Today, the US Dept. of Education announced the first results of its new Results Driven Accountability (RDA) system for monitoring the performance of state education agencies’ implementation of the Individuals with Disabilities Education Act (IDEA), the federal special education law. This new system moves away from decades of focus on procedural compliance and towards an examination of how well students with disabilities are learning. This is a welcome change as parents and advocates have learned that procedural compliance alone does not guarantee that children with disabilities are actually learning what they need to know in order to become independent productive adults.
In his press release, Secretary of Education Arne Duncan stated what parents and advocates for children with disabilities have known for decades:
Every child, regardless of income, race, background, or disability can succeed if provided the opportunity to learn. We know that when students with disabilities are held to high expectations and have access to the general curriculum in the regular classroom, they excel. We must be honest about student performance, so that we can give all students the supports and services they need to succeed.
This chart showing the poor and declining math performance for students with disabilities from 2005-2010 demonstrates exactly why this new emphasis on educational results is so critical to the long-term success of children with disabilities.
Reading results are similarly poor with less than 40% of students with disabilities capable of reading proficiently, with stagnating results from 2005-2010. Worse yet,
Less than 10 percent of our nation’s eighth graders with IEPs are scoring proficient in reading, according to the best available data. We can and must do better,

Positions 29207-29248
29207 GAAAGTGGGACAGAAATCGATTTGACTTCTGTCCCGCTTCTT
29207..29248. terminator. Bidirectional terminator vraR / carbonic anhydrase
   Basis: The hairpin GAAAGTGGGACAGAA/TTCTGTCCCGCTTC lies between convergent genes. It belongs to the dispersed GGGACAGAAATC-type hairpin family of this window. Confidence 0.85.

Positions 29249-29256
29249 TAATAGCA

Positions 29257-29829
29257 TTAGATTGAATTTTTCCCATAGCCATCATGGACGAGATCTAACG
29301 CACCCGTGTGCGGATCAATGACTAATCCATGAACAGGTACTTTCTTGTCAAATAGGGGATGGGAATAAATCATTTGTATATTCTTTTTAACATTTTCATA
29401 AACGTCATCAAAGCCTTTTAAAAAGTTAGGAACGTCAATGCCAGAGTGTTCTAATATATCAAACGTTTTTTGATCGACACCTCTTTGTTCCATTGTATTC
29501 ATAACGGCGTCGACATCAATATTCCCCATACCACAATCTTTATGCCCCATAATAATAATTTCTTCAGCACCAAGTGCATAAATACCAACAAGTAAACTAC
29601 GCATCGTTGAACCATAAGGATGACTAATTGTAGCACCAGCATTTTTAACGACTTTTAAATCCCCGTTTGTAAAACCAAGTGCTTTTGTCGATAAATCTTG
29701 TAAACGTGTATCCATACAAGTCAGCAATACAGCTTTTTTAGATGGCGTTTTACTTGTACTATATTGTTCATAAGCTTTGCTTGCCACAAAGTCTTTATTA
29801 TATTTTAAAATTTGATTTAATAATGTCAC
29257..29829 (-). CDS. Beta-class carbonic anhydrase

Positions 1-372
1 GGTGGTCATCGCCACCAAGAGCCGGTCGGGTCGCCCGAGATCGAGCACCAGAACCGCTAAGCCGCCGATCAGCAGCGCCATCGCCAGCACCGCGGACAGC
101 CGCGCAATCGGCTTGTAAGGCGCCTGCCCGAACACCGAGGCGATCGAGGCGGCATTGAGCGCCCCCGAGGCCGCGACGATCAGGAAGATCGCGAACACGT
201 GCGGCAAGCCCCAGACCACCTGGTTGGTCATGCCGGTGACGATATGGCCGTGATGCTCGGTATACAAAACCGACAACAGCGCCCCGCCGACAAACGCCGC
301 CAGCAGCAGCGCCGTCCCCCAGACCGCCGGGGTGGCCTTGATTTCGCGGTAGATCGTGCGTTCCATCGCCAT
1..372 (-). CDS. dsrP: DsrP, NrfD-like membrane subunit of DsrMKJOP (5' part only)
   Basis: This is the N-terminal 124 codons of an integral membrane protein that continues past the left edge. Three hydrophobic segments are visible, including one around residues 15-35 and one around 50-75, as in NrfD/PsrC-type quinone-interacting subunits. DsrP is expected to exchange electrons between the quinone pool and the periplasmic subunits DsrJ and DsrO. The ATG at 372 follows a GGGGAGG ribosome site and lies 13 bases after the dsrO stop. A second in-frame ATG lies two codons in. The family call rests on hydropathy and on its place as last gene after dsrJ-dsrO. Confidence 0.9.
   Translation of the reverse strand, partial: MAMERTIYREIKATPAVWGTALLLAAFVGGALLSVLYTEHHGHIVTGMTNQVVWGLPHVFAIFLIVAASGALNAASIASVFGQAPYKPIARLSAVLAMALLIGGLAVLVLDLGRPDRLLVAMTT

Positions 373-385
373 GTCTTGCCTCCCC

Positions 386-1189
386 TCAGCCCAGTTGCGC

said Michael Yudin, acting assistant secretary for special education and rehabilitative services.
Today, the Dept. of Education announced the results of its multi-pronged RDA analysis based on 2012-13 data, where states are grades in one of 4 categories: Meets Requirements; Needs Assistance; Needs Intervention; or Needs Substantial Intervention. Here is how all state education agencies were categorized.
- Meets Requirements
Florida, Georgia, Indiana, Kansas, Massachusetts, Minnesota, Missouri, Nebraska, New Hampshire, New Jersey, Pennsylvania, Vermont, Virginia, Wisconsin, Wyoming, Federated States of Micronesia, Marshall Islands, Palau
- Needs Assistance
Alabama, Alaska, Arizona, Arkansas, Colorado, Connecticut, Hawaii, Idaho, Illinois, Iowa, Kentucky, Louisiana, Maine, Maryland, Michigan, Mississippi, Montana, Nevada, New Mexico, New York, North Carolina, North Dakota, Ohio, Oklahoma, Oregon, Rhode Island, South Carolina, South Dakota, Tennessee, Utah, Washington, West Virginia, American Samoa, Commonwealth of Northern Marianas, Guam, Puerto Rico
- Needs Intervention
California, Delaware, District of Columbia, Texas, Bureau of Indian Education, Virgin Islands
Fortunately, no states were deemed in need of substantial intervention, but it is deeply troubling that nearly 40 years after Congress first passed federal special education mandates, a majority of states still need federal assistance or actual intervention in order to provide meaningful education to their students with disabilities.
It remains to be seen how vigorously the US Dept. of Education will enforce these new requirements, as prior federal enforcement has been notoriously lax. In theory, if a state needs assistance for 2 years in a row, the Dept. of Education must take actions such as requiring the state to obtain technical assistance or identifying the state as a high-risk grant recipient. If a state needs intervention for 3 years in a row, federal law mandates that the Dept. of Education must take specific actions, which can include requiring the state to prepare a corrective action plan, enter into a compliance agreement or, ultimately, withholding a portion of the state’s funding.
To help states improve the quality of education which students with disabilities receive, the federal government is providing $50 million for a new technical assistance center, the Center on Systemic Improvement to help states make effective use of the $11.5 billion in federal special education funds which they currently receive to improve outcomes for students with disabilities.
Parents of and advocates for children with disabilities should pay close attention to the new RDA, particularly in states which need assistance or intervention, to make sure that the federal promise that this new program will improve the education of students with disabilities comes true.
For more information on how I can help you accomplish effective, progressive systems change contact Jeff Spitzer-Resnick by visiting his website: Systems Change Consulting.